.text-input:focus{
			outline: 1px solid #ced4da;
         }
		 
         .chat-container{
			 border:1px solid #ced4da;
			 border-radius: var(--border-radius);
			 margin:0 4px 4px 0;
			 padding:6px 2px;
         }
		 
         .chat{
			height: 300px;
			overflow:auto;
         }
		 
         .chat-tag{
			 background-color: #aee5cb;
			 border-radius: var(--border-radius);
			 display: inline-block;
			 margin: 10px;
			 padding: 4px;
         }
		 
         .title{
			margin-top: 50px;
			text-align: center;
         }		
      </style>
   </head>
   <body>
      <div class="title">
         <h1>ESP32 CHAT</h1>
      </div>
      <div class = "main-container">
         <div class = "u-display--flex connect-row">
            <input type = "text" id = "nameText"  class = "text-input u-flex-grow--1"></input>
            <button onclick = "OpenWebsocket()" id = "connectButton" class="btn">CONNECT</button>
            <button onclick = "CloseWebsocket()" disabled id = "disconnectButton" class="btn">DISCONNECT</button>
         </div>
         <div class="chat-container">
            <div id = "chatDiv" class="chat">
               <div>
                  <span class="chat-tag">name</span>
                  <span>This is a sample text.</span>
               </div>
               <div>
                  <span class="chat-tag">name</span>
                  <span>This is a sample text.</span>
               </div>
               <div>
                  <span class="chat-tag">name</span>
                  <span>This is another sample text.</span>
               </div>
               <div>
                  <span class="chat-tag">name</span>
                  <span>This is a sample text.</span>
               </div>
               <div>
                  <span class="chat-tag">name</span>
                  <span>This is another longer sample text.</span>
               </div>
               <div>
                  <span class="chat-tag">name</span>
                  <span>This is a sample text.</span>
               </div>
               <div>
                  <span class="chat-tag">name</span>
                  <span>This is another longer sample text.</span>
               </div>
               <div>
                  <span class="chat-tag">name</span>
                  <span>This is yet another piece of sample text.</span>
               </div>
               <div>
                  <span class="chat-tag">name</span>
                  <span>This is yet another piece of sample text.</span>
               </div>
               <div>
                  <span class="chat-tag">name</span>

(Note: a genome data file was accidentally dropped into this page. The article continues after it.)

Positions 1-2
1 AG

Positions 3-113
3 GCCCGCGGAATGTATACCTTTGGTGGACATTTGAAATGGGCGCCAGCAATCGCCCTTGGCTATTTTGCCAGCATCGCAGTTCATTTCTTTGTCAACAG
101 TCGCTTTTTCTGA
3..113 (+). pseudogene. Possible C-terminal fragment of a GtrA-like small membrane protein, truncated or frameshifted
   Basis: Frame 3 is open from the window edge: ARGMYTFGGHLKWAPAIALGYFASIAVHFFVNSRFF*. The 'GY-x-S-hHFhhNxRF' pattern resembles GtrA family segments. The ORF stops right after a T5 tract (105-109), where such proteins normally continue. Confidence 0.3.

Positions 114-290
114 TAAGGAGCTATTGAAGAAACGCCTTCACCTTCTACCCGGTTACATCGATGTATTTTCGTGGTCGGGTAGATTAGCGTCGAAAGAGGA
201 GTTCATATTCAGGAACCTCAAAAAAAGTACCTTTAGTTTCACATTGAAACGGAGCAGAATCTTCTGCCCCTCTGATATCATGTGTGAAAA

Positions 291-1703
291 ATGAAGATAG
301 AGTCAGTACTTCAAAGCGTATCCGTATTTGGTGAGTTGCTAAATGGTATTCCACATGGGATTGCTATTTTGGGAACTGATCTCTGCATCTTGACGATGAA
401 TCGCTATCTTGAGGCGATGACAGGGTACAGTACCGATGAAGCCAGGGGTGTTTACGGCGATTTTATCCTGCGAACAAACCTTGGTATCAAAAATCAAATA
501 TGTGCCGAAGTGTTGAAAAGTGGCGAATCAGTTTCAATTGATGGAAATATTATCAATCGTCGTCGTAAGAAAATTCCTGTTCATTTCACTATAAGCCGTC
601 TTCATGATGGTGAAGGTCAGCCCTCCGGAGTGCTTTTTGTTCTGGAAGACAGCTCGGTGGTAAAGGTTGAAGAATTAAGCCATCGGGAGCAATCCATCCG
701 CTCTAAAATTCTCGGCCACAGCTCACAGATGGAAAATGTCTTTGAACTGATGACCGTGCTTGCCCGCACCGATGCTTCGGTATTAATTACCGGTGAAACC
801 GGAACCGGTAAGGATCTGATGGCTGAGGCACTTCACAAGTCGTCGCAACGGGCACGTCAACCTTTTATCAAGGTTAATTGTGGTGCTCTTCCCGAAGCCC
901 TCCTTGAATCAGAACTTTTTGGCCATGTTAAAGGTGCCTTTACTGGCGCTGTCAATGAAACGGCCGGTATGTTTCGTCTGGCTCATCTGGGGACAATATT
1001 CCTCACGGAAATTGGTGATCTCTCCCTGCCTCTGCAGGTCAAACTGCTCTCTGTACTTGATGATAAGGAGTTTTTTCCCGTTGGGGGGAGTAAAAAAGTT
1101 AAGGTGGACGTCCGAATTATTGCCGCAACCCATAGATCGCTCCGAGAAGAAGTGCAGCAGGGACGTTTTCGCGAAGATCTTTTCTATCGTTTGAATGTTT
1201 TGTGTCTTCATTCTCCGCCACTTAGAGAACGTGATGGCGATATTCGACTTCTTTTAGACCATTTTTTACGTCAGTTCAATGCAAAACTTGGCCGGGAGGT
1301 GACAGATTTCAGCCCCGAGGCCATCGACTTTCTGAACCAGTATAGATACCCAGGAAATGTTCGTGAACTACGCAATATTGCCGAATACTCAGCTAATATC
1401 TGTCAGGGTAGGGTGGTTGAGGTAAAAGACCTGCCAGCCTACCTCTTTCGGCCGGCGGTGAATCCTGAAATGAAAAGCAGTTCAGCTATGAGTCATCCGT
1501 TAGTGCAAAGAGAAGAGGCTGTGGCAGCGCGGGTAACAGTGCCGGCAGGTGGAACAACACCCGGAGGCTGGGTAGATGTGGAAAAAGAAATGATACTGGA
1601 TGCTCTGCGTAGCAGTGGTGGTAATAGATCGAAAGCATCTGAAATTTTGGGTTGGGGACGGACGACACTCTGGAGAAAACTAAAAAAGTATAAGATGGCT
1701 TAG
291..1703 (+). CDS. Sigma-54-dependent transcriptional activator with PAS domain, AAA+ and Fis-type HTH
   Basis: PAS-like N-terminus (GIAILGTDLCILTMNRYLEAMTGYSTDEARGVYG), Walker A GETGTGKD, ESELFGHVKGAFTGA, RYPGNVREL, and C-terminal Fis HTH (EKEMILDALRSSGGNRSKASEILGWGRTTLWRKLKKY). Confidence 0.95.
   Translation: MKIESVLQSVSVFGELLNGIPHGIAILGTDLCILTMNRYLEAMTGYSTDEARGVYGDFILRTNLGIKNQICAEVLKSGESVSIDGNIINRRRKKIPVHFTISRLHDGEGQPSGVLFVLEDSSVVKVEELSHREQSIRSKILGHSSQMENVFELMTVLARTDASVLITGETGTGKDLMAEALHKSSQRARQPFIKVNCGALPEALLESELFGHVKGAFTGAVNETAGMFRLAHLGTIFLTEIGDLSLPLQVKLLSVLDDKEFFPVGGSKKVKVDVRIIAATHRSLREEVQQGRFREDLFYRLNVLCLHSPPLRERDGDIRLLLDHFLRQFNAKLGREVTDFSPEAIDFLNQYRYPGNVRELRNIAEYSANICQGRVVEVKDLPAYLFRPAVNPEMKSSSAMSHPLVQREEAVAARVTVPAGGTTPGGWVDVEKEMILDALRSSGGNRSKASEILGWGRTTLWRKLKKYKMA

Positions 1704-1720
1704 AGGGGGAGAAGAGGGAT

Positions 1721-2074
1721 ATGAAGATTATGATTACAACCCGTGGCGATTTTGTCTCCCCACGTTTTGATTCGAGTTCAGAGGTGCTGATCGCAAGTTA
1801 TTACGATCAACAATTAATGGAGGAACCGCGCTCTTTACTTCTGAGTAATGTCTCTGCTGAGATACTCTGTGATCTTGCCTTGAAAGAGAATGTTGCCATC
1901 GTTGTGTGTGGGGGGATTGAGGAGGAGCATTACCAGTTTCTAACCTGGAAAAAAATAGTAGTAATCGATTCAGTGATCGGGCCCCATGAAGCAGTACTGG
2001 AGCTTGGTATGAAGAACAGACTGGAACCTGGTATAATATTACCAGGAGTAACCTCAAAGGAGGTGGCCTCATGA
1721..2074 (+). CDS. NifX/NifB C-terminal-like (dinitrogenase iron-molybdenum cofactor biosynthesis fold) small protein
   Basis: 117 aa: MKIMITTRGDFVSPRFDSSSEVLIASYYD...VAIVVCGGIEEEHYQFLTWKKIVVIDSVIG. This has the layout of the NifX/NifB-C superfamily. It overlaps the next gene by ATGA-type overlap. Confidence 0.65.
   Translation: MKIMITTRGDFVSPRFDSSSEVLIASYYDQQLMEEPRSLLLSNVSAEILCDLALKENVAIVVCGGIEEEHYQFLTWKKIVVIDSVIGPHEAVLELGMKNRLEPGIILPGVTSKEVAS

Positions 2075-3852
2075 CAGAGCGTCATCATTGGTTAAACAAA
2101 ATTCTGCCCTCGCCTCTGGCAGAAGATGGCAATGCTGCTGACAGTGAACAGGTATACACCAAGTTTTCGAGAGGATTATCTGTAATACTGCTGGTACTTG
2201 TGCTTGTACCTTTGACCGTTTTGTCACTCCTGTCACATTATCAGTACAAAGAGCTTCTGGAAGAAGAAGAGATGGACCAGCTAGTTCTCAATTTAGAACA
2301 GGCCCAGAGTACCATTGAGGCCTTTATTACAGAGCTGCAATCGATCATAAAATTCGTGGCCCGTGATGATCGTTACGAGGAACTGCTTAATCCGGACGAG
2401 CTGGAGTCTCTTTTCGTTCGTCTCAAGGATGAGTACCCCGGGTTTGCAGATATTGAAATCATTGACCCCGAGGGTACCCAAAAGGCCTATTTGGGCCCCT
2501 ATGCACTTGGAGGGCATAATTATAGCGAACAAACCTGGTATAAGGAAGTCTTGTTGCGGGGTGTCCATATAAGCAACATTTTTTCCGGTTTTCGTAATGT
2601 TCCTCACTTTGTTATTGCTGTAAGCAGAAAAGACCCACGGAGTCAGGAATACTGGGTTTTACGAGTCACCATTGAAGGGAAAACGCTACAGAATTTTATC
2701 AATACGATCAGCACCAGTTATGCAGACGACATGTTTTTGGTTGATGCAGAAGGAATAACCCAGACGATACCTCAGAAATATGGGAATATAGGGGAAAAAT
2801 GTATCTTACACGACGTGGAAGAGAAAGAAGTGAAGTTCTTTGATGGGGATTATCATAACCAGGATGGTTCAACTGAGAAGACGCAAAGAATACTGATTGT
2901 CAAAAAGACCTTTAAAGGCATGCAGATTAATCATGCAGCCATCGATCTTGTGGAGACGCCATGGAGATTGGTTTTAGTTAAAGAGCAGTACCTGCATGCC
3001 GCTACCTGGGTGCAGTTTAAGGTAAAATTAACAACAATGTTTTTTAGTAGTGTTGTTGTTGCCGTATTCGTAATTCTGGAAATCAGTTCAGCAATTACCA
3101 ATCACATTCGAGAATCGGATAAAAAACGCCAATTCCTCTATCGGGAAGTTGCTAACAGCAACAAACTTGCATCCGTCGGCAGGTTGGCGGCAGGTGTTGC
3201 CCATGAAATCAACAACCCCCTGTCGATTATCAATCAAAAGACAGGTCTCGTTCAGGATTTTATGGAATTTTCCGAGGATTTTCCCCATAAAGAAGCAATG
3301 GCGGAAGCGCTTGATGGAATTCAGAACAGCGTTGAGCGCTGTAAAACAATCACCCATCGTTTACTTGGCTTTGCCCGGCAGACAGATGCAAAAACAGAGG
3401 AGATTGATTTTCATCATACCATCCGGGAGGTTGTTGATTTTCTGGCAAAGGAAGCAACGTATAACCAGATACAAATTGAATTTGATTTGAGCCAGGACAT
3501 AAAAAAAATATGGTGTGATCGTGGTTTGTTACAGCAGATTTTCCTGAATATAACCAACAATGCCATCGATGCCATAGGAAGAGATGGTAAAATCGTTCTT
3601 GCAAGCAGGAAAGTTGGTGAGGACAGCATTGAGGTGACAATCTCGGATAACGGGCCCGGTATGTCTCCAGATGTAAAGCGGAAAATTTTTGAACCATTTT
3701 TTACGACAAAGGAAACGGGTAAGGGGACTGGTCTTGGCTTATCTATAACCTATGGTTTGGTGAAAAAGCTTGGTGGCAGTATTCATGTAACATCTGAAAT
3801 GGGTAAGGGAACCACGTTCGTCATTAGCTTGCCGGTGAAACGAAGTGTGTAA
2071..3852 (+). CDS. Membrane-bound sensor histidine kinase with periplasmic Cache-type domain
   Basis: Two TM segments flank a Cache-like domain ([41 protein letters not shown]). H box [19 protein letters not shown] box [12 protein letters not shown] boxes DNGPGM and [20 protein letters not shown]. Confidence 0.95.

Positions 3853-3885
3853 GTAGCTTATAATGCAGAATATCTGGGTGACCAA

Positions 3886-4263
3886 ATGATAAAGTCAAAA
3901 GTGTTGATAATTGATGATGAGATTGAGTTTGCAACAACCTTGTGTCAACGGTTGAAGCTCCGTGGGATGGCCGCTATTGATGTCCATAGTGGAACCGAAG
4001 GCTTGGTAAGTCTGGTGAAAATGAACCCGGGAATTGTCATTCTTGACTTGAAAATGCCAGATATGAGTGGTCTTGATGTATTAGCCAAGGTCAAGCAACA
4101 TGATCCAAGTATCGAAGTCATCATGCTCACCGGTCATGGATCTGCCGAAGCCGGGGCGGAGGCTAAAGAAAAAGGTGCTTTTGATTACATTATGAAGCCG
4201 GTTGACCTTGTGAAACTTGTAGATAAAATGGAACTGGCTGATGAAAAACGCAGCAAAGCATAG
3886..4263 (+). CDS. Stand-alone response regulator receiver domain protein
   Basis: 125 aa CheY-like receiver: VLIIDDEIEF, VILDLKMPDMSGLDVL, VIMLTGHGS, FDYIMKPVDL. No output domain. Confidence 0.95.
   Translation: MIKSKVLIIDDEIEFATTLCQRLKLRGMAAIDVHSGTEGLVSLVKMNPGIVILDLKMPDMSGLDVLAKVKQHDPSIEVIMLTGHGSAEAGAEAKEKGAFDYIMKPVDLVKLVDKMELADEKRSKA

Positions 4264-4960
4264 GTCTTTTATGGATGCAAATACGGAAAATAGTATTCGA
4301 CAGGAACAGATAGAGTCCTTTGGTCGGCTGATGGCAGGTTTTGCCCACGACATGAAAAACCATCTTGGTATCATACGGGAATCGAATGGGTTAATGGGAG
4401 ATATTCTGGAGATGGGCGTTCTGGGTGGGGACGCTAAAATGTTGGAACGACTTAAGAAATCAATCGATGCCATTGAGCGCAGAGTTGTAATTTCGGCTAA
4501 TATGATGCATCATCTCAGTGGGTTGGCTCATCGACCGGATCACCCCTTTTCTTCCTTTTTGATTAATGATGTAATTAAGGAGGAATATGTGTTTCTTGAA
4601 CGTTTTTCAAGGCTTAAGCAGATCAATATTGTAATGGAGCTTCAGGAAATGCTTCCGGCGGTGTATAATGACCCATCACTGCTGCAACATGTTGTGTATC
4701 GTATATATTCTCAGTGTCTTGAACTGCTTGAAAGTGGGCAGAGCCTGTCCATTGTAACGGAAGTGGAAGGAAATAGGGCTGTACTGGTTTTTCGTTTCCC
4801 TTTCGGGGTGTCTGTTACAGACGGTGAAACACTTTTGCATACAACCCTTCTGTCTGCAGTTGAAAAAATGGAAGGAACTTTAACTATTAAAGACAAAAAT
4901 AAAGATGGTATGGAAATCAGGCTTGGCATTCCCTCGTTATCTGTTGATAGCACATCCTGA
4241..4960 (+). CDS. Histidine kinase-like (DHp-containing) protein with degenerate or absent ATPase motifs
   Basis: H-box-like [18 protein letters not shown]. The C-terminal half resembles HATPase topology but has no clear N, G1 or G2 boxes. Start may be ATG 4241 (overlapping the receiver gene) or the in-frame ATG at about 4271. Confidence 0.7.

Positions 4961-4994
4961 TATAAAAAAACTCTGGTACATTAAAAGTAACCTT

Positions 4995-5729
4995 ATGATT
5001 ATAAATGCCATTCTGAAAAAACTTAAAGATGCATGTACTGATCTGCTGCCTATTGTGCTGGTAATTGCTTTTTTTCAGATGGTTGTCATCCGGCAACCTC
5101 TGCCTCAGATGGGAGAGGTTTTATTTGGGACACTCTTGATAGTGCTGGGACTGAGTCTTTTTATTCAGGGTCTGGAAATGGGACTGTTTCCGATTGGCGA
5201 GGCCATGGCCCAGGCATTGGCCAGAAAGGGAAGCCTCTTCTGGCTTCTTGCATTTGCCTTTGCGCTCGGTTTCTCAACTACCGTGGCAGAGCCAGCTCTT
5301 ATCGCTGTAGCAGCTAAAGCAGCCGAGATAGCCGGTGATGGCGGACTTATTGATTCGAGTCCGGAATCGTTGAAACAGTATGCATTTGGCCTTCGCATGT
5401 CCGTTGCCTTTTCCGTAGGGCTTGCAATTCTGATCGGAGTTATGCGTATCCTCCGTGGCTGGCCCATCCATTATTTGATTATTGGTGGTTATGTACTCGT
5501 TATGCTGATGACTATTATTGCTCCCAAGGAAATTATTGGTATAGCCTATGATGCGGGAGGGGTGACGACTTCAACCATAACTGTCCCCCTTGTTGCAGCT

<span>This is a sample text.</span>
               </div>
               <div>
                  <span class="chat-tag">name</span>
                  <span>This is a sample text.</span>
               </div>
            </div>
         </div>
         <div class = "u-display--flex">
            <input type = "text" disabled id = "inputText" class="text-input u-flex-grow--1"></input>
            <button onclick = "SendData()"  disabled id = "sendButton" class="btn">SEND</button>
         </div>
      </div>
   </body>
</html>

Note that, in the previous code snippet, we have added some content to the chat div, so we can see the scroll and test it.

In order to test this locally in a computer, simply copy the previous snippet and save it on a .html file with any name of your choice. Then, open the file a web browser and you should see the rendered content.

The JavaScript code

Our JavaScript code will be similar to what we have covered in the previous parts, except that when adding a new entry to the chat we now need to add a div with some nested span elements, instead of just a paragraph. This is necessary for us to be able to display the name inside the green tag, followed by the actual content of the message.

From the previous tutorials, we can recall that adding new messages was done on the onmessage handler of the websocket. The previous code is shown below, as a refresher:

ws.onmessage = function(event) {

		const receivedObj = JSON.parse(event.data);
		const textToDisplay = `${receivedObj.name}: ${receivedObj.msg}`;
				
		const newChatEntryElement = document.createElement('p');
		newChatEntryElement.textContent = textToDisplay;
				
		const chatDiv = document.getElementById("chatDiv");			
		chatDiv.appendChild(newChatEntryElement);
	 
};

The first thing we will do is still parsing the received event.

const receivedObj = JSON.parse(event.data);

Next, instead of creating only a paragraph, we will create a div and two span elements. At this stage, they are not related yet.

const newChatEntryElement = document.createElement('div');
const newTag = document.createElement('span');
const newMsg = document.createElement('span');

Then we will set the text of the tag span to contain the name of the user and the message span to contain the actual content of the message.

newTag.textContent = receivedObj.name;
newMsg.textContent = receivedObj.msg;

We will also add the “chat-tag” class to the corresponding span, so it has the look we have defined before.

newTag.classList.add('chat-tag');

Finally, we will add the tag span and the message span as childs of the div we created, and then we add the div to the list of elements of the chat.

newChatEntryElement.appendChild(newTag);
newChatEntryElement.appendChild(newMsg);
			
const chatDiv = document.getElementById("chatDiv");			
chatDiv.appendChild(newChatEntryElement);

As such, the complete handling function should look like the snippet below.

ws.onmessage = function(event) {

	   const receivedObj = JSON.parse(event.data);

       const newChatEntryElement = document.createElement('div');
       const newTag = document.createElement('span');
       const newMsg = document.createElement('span');				

       newTag.textContent = receivedObj.name;
       newMsg.textContent = receivedObj.msg;

       newTag.classList.add('chat-tag');

       newChatEntryElement.appendChild(newTag);